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Detonation ?

torizustorizus Member Posts: 120 ✭✭
What is the general consensus among experienced loaders when it comes to "light loads" and so called detonation ? Does light powder volume versus remaining case volume increase the chances of a round detonating in such a manner as to spike pressure to the point of destroying a handgun?
One example I was given is when a minimum powder load is shifted in a case such as when the barrel is pointed down and then the gun is fired, the position or lay of the powder can have several flash points thereby increasing pressure. Is this common ?
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Comments

  • bpostbpost Member Posts: 31,002 ✭✭✭✭
    edited November -1
    From my study it is NOT common, it is theory, I don't think you can make it happen by trying too. My gut feeling is the issue has been double charged cases with Bullseye more than colliding pressure waves in the case. With modern Peizo strain gauges you would think they could eventually duplicate the phenomenon in the lab. To date that has not happened to my knowledge.

    I have seen chronograph results change in relation to powder position in rifle cases with lead bullets. I have not seen a velocity spike that indicated abnormal pressure.

    Recently the 125 grain bullet in a 357 mag and all 41 mag loads using Blue Dot were pulled from the books. I wonder if a inconsistent pressure spike was seen, causing the recall.

    I tend to use Unique for reduced loads in large pistol cases, I have never heard of that powder causing issues, real or imagined. My go-to powder for rifle cases and lead bullets is 2400 although 5744 might be better in some.......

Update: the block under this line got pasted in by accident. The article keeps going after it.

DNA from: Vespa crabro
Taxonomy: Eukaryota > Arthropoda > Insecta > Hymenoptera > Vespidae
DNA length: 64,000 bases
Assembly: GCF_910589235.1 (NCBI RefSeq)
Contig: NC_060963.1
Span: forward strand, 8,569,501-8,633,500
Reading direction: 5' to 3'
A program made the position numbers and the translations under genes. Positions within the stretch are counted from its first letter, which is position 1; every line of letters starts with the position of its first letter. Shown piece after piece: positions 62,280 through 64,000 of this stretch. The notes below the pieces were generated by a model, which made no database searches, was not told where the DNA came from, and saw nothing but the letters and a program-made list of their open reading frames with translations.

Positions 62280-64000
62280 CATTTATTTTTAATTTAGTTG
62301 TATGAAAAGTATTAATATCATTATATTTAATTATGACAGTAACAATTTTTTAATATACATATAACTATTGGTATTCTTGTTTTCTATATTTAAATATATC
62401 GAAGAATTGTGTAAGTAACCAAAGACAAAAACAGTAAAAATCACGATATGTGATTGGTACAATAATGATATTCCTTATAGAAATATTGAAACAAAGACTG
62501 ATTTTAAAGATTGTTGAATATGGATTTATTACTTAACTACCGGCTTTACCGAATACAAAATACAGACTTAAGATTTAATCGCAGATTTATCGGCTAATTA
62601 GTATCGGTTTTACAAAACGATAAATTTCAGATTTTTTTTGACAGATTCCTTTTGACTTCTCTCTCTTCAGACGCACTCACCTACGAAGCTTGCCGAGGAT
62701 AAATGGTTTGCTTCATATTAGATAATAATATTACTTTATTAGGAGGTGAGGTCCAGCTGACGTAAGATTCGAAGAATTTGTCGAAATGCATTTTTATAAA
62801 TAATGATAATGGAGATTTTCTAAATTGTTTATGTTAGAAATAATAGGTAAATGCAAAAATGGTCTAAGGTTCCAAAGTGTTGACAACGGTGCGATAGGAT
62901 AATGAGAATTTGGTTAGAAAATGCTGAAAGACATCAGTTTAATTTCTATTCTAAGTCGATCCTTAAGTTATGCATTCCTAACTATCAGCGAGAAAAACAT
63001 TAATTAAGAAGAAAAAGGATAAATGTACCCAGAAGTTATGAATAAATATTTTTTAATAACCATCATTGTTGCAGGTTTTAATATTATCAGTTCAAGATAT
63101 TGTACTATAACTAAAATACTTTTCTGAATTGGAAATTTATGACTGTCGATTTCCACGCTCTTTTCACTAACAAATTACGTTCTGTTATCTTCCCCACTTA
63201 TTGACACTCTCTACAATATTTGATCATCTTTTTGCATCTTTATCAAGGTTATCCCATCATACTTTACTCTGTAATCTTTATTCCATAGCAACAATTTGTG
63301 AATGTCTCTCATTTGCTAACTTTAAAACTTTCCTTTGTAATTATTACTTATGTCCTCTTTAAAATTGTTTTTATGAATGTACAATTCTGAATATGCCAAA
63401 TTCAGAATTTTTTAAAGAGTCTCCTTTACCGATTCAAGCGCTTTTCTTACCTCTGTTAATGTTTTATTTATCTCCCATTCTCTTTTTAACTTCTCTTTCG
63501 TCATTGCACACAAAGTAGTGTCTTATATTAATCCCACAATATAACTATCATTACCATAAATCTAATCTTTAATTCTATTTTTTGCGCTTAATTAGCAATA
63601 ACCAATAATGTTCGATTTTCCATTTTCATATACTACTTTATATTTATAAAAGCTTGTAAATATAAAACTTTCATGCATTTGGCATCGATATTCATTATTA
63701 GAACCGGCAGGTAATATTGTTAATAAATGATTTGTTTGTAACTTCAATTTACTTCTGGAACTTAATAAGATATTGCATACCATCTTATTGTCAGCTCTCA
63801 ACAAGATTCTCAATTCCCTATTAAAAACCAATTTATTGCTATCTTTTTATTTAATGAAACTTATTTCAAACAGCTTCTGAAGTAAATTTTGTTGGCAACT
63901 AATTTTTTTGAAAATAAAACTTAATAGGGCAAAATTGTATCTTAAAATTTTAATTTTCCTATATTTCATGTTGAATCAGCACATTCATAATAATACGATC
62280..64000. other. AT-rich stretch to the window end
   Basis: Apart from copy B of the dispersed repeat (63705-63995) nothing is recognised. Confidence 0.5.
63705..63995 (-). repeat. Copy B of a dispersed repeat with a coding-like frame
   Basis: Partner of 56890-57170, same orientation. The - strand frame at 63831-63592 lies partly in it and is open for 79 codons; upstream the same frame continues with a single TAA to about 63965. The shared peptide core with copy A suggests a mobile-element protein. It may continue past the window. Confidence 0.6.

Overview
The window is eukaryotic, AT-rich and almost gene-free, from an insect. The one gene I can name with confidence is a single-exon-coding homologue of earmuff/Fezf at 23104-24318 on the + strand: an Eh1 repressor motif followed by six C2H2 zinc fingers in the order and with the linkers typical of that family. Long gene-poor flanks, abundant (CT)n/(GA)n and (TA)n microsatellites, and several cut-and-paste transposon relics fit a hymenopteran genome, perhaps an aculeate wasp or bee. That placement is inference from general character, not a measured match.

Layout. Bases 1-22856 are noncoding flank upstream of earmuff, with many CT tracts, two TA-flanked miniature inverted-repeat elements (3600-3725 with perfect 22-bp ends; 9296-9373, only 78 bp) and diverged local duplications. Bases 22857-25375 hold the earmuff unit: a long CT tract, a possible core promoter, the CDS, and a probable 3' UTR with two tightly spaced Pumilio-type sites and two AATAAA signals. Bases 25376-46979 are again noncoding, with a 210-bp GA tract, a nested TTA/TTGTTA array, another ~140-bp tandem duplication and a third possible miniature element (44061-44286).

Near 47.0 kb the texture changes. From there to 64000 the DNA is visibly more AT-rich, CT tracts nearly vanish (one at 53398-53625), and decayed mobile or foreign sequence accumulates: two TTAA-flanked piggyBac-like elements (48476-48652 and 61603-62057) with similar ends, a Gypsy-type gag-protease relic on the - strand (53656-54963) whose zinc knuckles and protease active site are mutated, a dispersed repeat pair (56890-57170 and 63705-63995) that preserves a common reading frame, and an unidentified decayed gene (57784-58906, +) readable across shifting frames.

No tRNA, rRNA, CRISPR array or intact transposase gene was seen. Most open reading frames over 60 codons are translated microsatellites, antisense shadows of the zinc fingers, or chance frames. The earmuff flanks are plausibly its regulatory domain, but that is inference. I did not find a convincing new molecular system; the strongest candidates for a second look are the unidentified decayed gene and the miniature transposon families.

• Rocky RaabRocky Raab Member Posts: 10,891 ✭✭✭✭
    edited November -1
    I agree completely with bpost. When experts examine a destroyed gun, they can tell if true detonation took place versus a high-pressure metal failure. They haven't seen true detonation yet. Every example to date has been due to overcharging of powder.

    I spoke to Alliant's head ballistician about the Blue Dot issue, and all he was willing to tell me was that they saw "abnormal results" in the pressure curves in those two cartridges. He would not specify what that meant - clearly out of legal caution, for which I do not blame them.

    Powder position in the case can and does cause velocity variation, but I personally believe that you have to deliberately position the powder to create it. Normal handling and cycling of the gun between shots will evenly distribute the powder in the case -- unless you are in the habit of shooting at your toes. (If you are, the velocity won't matter at that range, LOL!)